4. Stomp out bad debt
If you're still tempted to put something extra toward your student loan payments and you have credit card debt or other consumer debt (like a car loan) to pay off, make it your priority to pay off that higher interest-rate debt first. In fact, it would be ideal to use the six-month grace period between graduation and your first due date on your student loan to get rid of these debts. Remember, school debt, like mortgage debt (which is tax deductible), is "good debt."
5. The future is now
Even if you're debt-free except for your student loans, you don't want to focus on paying them off at the expense of investing in a 401(k) or Roth IRA, says Smith. "Especially if your employer matches your contributions, it's better to take that extra dollar and put it into your 401(k)." Smith says, "If you put the dollar into your 401(k) and your employer matches it, you've gotten a 50 percent return. But if your student loan has an interest rate of 4 percent and you put the dollar toward the loan, you've saved a mere four cents."
6. Get in sink
Is extra money burning a hole in your pocket and tempting you to send it to your lender to pay off your loans faster? Smith advises that you instead put the cash into a so-called sinking fund that earns a higher interest rate than you're paying on your loans. The most aggressive type of sinking fund you should consider is a mutual fund. If you're more risk-averse, a CD is best. "For example, if your required monthly student loan payment is $500 and you're able to pay $2,000, take that extra $1,500 and put it into your sinking fund each month for 15 years, then pay off the loans," explains Smith. Even if you were to just break even with your sinking fund's interest, building it up is a better idea than handing your money over to the lender early. Having a lump sum gives you added flexibility.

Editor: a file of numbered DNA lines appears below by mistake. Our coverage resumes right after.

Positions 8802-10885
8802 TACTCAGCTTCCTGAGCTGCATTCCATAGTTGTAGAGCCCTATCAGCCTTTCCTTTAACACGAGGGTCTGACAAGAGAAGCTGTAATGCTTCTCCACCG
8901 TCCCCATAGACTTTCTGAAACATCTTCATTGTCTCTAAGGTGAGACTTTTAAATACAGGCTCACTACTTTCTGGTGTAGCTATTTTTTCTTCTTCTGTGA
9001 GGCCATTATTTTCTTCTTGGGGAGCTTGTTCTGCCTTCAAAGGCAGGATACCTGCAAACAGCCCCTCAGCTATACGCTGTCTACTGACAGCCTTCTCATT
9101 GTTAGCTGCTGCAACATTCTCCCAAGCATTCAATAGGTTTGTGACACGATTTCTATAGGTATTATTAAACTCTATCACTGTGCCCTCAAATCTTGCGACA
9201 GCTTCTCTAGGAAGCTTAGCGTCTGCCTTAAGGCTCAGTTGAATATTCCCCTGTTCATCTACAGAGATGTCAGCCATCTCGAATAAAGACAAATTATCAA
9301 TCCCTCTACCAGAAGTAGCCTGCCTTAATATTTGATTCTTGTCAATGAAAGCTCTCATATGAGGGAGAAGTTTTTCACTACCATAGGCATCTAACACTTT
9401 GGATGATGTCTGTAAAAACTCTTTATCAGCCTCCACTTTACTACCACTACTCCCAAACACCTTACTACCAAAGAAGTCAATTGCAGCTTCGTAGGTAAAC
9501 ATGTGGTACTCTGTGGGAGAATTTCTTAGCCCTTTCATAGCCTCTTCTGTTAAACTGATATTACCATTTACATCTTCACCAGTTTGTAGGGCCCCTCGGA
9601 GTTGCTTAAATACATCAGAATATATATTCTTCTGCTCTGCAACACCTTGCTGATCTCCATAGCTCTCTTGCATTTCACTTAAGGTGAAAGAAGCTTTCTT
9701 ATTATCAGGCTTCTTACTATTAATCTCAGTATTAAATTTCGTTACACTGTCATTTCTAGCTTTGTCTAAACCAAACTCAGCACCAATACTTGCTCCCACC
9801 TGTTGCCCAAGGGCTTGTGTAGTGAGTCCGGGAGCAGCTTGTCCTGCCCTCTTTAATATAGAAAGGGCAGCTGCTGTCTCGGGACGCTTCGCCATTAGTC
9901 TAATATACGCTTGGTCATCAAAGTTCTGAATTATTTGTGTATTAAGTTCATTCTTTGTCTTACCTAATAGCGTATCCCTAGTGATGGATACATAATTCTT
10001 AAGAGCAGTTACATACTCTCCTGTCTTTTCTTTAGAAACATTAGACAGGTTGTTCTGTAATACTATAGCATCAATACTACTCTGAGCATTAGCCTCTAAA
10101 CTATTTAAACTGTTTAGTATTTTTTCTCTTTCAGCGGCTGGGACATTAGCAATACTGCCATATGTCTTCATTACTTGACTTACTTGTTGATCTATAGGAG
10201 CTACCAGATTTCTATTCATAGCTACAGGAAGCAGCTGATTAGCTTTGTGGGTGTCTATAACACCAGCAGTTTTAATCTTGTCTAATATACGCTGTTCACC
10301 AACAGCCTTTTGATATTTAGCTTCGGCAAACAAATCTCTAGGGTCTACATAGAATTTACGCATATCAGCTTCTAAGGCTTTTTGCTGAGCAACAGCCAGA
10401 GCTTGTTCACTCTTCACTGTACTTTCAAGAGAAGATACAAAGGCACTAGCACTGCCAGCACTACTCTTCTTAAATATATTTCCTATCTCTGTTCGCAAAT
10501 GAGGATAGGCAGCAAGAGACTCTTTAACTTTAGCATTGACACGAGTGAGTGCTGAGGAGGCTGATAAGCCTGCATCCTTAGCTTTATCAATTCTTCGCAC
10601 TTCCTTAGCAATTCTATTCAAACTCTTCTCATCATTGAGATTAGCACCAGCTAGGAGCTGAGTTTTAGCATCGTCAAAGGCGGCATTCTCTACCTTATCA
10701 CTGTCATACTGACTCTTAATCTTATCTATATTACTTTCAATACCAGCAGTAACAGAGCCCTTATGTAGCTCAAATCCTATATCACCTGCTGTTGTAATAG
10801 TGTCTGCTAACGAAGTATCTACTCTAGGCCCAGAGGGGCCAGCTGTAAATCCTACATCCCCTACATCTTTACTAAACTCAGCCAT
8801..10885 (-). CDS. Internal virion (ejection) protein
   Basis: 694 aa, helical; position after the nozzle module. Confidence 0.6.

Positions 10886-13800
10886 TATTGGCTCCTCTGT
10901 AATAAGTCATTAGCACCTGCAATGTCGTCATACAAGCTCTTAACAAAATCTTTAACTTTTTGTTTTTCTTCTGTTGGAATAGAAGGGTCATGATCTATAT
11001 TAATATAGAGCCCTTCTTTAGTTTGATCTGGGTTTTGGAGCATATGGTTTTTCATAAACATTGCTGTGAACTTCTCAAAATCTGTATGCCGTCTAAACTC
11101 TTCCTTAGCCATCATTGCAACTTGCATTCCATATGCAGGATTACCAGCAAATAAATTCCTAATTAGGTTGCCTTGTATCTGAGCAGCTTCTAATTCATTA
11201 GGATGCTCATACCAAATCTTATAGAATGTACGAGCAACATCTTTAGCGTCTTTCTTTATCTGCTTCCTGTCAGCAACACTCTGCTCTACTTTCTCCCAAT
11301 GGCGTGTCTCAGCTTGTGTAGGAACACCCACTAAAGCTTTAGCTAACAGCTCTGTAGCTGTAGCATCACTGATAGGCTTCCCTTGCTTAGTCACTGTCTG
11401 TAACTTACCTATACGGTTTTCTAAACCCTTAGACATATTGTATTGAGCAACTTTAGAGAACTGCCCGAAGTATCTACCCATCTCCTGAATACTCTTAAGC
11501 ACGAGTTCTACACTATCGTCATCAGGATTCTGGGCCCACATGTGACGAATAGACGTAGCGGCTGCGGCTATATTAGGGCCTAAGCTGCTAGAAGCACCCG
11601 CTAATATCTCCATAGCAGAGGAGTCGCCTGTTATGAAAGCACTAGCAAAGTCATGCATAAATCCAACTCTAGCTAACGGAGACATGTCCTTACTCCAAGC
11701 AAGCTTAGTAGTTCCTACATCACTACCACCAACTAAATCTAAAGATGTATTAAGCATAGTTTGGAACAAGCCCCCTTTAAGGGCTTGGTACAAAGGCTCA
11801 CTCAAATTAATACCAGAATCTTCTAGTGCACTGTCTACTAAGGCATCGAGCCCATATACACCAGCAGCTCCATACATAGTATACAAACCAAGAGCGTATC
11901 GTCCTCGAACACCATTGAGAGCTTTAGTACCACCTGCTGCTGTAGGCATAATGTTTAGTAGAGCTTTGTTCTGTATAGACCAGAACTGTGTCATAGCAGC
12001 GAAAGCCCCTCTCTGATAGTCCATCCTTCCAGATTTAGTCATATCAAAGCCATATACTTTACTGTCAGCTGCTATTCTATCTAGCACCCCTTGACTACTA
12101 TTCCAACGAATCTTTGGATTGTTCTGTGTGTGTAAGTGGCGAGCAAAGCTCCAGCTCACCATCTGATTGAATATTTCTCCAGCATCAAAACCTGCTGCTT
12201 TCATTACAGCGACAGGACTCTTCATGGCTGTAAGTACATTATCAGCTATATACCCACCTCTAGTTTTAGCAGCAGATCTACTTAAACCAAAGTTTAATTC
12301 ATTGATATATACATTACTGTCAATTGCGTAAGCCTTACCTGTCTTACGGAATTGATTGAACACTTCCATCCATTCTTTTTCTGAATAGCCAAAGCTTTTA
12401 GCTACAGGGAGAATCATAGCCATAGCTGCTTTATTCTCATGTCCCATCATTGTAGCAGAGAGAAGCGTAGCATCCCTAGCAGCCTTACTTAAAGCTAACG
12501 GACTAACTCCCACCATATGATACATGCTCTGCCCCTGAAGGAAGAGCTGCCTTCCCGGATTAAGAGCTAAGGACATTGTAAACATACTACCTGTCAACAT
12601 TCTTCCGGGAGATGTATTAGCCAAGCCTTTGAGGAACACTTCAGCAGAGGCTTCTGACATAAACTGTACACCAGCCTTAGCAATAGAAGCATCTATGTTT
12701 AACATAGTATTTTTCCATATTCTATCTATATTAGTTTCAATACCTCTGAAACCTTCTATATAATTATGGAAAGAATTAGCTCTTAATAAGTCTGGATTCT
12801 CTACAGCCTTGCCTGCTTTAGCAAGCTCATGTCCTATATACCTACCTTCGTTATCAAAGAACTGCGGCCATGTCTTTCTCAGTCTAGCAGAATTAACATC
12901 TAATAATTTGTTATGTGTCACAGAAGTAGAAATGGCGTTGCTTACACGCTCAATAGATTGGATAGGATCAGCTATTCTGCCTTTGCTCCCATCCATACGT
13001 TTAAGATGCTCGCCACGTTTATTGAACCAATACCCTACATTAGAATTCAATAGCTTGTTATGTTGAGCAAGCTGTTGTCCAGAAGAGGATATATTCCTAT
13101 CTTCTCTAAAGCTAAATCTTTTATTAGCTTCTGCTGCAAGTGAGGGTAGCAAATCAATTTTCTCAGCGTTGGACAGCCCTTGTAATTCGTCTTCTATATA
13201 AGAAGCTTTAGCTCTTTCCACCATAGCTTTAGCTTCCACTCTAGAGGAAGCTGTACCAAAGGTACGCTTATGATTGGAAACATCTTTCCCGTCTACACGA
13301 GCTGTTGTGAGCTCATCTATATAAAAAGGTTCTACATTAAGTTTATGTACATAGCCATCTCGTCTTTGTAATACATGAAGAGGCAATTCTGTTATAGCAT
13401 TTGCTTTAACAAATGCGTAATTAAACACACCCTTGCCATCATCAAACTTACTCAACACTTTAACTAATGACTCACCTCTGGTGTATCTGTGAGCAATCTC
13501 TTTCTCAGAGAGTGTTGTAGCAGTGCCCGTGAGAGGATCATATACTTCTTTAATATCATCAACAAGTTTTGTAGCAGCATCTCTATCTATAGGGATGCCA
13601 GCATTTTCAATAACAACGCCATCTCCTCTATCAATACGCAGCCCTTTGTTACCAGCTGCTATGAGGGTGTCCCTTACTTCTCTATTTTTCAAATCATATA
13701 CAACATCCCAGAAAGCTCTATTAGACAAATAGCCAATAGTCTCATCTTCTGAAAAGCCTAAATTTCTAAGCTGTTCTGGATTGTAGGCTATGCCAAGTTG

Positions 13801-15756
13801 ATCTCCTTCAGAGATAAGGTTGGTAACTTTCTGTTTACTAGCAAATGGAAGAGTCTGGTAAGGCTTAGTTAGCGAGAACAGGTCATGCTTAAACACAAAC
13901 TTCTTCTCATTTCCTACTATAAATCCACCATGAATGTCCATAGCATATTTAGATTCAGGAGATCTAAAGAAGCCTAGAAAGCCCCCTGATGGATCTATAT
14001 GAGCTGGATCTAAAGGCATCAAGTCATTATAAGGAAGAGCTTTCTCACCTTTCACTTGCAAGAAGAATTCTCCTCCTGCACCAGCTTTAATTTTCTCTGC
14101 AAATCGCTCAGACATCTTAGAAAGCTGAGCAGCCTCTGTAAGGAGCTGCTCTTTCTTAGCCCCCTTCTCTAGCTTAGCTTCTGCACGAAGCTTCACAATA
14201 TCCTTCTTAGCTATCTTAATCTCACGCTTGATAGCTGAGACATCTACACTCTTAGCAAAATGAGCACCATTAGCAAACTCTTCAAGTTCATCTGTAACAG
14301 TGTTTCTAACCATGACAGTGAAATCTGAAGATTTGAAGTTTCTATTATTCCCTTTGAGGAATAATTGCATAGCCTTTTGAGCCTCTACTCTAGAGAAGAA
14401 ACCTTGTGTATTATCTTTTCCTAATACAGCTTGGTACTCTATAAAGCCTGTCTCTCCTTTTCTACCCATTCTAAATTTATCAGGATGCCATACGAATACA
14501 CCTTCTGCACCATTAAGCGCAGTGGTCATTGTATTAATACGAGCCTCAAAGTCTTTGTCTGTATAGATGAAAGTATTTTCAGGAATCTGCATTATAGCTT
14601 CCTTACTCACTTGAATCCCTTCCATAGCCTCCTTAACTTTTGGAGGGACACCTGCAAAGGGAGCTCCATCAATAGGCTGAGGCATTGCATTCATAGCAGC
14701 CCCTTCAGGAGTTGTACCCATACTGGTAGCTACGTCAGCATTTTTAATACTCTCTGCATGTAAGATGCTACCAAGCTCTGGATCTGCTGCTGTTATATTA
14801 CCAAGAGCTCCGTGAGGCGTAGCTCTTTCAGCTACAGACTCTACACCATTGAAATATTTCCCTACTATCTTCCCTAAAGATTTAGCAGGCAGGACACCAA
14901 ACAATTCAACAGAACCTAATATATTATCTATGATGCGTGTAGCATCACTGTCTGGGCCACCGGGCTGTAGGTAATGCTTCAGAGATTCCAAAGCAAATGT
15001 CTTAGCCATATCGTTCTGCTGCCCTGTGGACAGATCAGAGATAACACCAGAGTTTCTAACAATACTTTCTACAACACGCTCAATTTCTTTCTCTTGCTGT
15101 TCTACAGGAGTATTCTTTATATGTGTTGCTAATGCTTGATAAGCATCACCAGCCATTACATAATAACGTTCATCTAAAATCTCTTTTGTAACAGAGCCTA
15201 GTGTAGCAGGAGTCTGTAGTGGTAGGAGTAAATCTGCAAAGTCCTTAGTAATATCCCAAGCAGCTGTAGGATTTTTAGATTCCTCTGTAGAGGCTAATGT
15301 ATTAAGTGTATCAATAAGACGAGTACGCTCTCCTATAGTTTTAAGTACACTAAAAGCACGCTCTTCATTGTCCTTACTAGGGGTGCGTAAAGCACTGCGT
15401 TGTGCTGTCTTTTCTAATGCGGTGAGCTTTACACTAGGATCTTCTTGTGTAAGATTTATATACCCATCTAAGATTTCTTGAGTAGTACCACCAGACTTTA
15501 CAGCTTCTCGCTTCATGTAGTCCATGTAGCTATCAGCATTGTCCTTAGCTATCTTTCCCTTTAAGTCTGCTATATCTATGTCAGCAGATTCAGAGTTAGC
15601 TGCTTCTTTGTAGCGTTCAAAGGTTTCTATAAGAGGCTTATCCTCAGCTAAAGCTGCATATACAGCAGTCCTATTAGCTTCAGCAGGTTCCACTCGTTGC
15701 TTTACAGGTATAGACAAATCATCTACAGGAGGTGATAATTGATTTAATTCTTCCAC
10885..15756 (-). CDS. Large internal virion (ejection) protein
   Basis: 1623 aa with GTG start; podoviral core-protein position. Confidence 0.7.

7. Cut interest
If you still want to be more aggressive in chipping away at student loans, Smith advises that you begin making payments every two weeks instead of once a month. "You make the same exact outlay, but you're paying half of it on the first of the month, and the other half on the fifteenth," says Smith. By making one payment two weeks early, you'll avoid paying interest on that portion. You can achieve a similar, interest-cutting effect by making 13 payments annually instead of 12.
8. Consider consolidation
This one isn't rocket science: Group smaller loans into one large loan with a lower interest rate. "Consolidation, which is almost like refinancing, made a lot of sense a year ago when interest rates were at their lowest," says Smith. But it's still a good move as long as your overall consolidated rate is lower than the rate on your individual loans. Shop around for the best deal. Most service providers offer borrower benefits like rate reductions for automating repayment and consecutive on-time monthly payments. Plus, you'll only have to make a single payment each month. If nothing else, you'll save money on stamps.
MBA Jungle, Feb./March 2007